Friday, December 10, 2010

Confessions of a Dietitian

I dislike the word dietitian. It conjures up images, based on my experience, of unfit, overweight food service professionals, located in hospital basements, counting and creating rigid meal plans for their patients to follow. But to break that stereotype, I’ll share an awesome blog I just stumbled upon called the Fat Nutritionist

Chocolatiers at La Cour aux Saveurs , Provence, France. Simply the best!

I’m struggling with my word choice confessions, as we associate it with guilt and sin and wrongdoing. And quite frankly, I feel no shame about these confessions.

I love eating. This isn’t news to my readers, is it? And I especially enjoy good chocolate, great bread and French pastries, particularly a good almond croissant. I’ve been eating a couple of those lovely rugelach (pictured on the mindfulness post) pretty much on a daily basis, although the stash in the freezer is dwindling.
Great French pastries at Seven Stars, Providence, RI

I was always strongest in math and science, so pulling words and thoughts together and feeling good about a blog post feels like I have hiked Everest. Always good to push yourself out of your comfort zone!

I have blog-follower envy. I watch my blog-friend Cate and others add new members on a daily basis. Yet I know you’re out there, reading, and commenting, yet oh-so-shy about ‘following’.

 A crazy climb to "Monkey Point", Gordes, France, with my husband

I really love to exercise, particularly outdoors. I love the sense of accomplishment and how my body feels and what it can achieve. I appreciate that my body works for me, particularly given my diagnosis of MS.  I love biking, an activity I only started to get into 8 years ago, perhaps because it gets me to places I wouldn’t otherwise see by car. And I get a thrill reaching new heights (though they often terrify me) by hiking. But I am not an advocate of exercise for those who fail to fuel their body, as the consequences are grave.
Franconia Ridge, White Mountains, New Hampshire. One of my most favorite hikes.

I was blessed with some good genes—kind of. My mother was above 300 lbs. for most of my life—sedentary, and healthy. My father was tall and slim, a non-smoker, who by the age of 30 was pre diabetic and hypertensive. He had a healthy lifestyle, walked everywhere, and died of lung cancer in his 60’s.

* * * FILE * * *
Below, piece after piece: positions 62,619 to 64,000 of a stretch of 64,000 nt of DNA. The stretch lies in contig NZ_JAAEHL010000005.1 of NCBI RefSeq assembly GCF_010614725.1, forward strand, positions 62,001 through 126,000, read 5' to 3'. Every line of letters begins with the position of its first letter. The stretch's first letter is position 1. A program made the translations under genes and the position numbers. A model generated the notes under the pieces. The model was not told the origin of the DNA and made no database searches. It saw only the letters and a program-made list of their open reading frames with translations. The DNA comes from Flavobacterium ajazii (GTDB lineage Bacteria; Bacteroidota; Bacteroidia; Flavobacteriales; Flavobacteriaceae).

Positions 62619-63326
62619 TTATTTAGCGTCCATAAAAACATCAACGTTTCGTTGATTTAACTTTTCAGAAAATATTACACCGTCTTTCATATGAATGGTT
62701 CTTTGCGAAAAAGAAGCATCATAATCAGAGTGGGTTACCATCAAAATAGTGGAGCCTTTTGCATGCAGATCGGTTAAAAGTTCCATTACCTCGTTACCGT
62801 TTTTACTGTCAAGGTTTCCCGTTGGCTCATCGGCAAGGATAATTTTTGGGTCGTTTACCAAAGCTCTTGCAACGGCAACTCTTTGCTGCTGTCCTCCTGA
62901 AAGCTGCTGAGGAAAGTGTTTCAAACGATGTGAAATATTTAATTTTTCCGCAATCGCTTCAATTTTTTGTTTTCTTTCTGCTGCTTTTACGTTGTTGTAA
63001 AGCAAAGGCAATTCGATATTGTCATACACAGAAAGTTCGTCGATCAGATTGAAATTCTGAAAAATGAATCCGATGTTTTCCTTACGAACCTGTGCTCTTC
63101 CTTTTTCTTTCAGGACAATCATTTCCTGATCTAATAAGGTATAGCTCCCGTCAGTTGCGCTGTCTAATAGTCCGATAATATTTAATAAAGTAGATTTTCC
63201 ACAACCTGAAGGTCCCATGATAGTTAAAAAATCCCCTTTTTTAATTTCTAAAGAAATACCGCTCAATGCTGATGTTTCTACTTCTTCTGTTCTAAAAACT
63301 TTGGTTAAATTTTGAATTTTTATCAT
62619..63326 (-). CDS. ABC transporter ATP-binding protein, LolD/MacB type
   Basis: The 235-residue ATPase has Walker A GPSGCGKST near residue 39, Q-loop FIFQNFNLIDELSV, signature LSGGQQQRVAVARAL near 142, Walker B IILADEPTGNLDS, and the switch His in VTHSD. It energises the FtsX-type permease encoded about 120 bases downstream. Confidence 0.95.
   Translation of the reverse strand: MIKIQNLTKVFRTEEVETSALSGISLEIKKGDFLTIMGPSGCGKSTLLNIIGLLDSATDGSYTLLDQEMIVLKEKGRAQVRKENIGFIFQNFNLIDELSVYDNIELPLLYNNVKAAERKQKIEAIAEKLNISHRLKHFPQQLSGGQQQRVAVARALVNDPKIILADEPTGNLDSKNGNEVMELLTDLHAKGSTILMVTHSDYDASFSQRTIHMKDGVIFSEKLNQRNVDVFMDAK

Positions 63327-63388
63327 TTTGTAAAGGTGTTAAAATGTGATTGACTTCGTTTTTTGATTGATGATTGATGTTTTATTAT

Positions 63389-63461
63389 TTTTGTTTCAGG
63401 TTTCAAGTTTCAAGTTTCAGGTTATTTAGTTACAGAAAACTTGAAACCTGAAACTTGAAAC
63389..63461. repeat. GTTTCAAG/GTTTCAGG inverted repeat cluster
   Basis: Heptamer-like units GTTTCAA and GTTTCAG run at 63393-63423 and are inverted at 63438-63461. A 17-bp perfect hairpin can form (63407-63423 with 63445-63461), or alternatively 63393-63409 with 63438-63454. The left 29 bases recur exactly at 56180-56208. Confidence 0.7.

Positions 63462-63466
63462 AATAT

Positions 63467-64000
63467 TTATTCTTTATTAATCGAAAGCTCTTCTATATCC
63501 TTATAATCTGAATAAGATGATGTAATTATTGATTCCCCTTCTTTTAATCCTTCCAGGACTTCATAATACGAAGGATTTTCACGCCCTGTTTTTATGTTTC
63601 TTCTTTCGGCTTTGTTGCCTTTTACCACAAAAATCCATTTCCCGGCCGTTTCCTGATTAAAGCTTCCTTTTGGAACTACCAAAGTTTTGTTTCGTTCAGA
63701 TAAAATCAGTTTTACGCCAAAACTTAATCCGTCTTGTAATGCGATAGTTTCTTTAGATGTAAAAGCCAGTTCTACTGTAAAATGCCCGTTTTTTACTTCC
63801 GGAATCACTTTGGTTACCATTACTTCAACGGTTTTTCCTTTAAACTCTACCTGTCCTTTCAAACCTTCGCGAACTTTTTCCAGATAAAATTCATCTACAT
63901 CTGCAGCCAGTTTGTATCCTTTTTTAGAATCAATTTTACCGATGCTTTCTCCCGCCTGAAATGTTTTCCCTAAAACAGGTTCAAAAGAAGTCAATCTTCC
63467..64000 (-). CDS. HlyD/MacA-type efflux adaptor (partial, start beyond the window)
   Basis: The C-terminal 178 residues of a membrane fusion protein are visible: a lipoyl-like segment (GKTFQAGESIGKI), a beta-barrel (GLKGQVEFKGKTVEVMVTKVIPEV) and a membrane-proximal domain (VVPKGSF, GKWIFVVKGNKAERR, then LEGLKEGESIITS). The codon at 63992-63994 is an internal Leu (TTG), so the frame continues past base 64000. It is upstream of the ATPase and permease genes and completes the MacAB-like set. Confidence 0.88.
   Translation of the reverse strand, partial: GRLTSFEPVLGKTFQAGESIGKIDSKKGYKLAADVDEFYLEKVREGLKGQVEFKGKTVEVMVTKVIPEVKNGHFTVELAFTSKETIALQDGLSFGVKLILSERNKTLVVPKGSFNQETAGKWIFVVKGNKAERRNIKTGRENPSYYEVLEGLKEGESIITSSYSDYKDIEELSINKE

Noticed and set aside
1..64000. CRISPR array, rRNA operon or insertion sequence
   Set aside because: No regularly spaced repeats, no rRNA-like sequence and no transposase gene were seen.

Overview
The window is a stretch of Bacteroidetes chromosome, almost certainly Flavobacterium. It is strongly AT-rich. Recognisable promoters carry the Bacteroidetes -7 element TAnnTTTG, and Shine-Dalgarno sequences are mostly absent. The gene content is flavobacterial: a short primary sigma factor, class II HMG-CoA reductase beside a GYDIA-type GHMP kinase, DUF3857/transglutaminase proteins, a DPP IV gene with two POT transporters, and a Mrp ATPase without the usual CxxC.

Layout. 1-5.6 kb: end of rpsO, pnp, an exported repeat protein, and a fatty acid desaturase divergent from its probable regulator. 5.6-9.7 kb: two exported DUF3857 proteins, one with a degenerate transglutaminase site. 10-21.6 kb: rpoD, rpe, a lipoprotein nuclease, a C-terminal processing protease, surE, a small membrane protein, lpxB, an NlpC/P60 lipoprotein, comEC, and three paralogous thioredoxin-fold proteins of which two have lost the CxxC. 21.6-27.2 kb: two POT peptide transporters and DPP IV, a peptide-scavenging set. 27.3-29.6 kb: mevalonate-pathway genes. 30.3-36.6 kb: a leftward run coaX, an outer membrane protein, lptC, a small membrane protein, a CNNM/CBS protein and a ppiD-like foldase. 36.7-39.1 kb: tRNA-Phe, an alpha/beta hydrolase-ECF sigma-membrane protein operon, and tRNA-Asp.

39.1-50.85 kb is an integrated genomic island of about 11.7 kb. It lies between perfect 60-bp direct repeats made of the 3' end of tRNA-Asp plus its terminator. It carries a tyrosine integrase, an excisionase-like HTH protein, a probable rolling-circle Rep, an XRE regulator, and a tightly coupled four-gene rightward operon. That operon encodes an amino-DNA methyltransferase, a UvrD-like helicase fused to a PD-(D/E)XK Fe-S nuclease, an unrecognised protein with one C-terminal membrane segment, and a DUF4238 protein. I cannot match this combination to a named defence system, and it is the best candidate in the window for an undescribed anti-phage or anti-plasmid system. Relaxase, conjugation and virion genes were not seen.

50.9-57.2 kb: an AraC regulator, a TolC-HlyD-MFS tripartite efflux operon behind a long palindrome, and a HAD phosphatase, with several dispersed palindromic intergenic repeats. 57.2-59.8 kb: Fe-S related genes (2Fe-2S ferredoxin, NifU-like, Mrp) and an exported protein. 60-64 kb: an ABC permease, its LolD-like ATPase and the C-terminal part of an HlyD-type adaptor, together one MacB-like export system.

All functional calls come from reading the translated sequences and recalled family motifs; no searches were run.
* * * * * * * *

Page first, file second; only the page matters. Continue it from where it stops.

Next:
I was a normal weight child, but was always and repeatedly told to 
stand up straight, put my shoulders back, and hold my stomach in. 
If there’s one body part I’ve struggled with it’s my belly, the place 
where any additional body fat liked to live. Strangely, when I had to
 inject myself three times a week with an MS medication into some 
fatty area on my body, I saw my abdomen in a whole new positive 
light! But pilates and yoga also help that sense of connection. No 
need to wish for a chronic disease, then.

A Jenny Craig weight loss center refers to me on a very regular 
basis. I think that’s a hoot!

I went to Weight Watchers once, when I was 30 lbs. overweight, (maybe I'll post a photo from that era--at a later date) right after college. It taught me everything not to do, personally and professionally, and for that I am immensely thankful. I promise a post on this at a later date. But first, I just might show up at a local meeting with a journalist hat on to be sure I don’t misrepresent their current program.

Hope you enjoyed the post!


  1. So nice to 'meet' you Lori!! And I would sooo love to see YOU 30lbs overweight (I don't believe it!) :-)
    The only good thing I'll say about programs like weight watchers is that at least is gives a sense of community to a difficult struggle - it's terrible to feel like you're alone in your battle against your weight.
    Thanks for the shout out!!

  2. Ok, I was a bit harsh about WW. They do have some redeeming features, the sense of community being one, and I will address this in a more thorough post.

  3. I can't wait to hear your thoughts about Weight Watchers. At my workplace, there is a group of women who do WW together, and there are always encouraging others to join. I'm like, "Um, no! I don't want count anything anymore. Thank you very much!"

  4. Ok, if they don't throw me out and I can sit quietly I will plan to attend a local meeting Thurs. I do want to be sure I am current! Then expect a post on the subject soon after!
    thanks for reading, Emily!

  5. Sorry! the point I was meaning to make was how great it is that you are providing an online community for people to 'get together'. I didn't mean for you to get yourself into trouble with WW!! :-)

  6. A wonderful post, Lori. How nice to know that the professionals we turn to for help aren't just speaking from a clinical perspective; they're people, too! It's so helpful to know that you, too, have struggled with your relationship with food, and have created an incredible life for yourself regardless. This was just what I needed to read today, as final exams are upon me, and with the stress comes ED, promising to help me cope. You are amazing :) Thank you!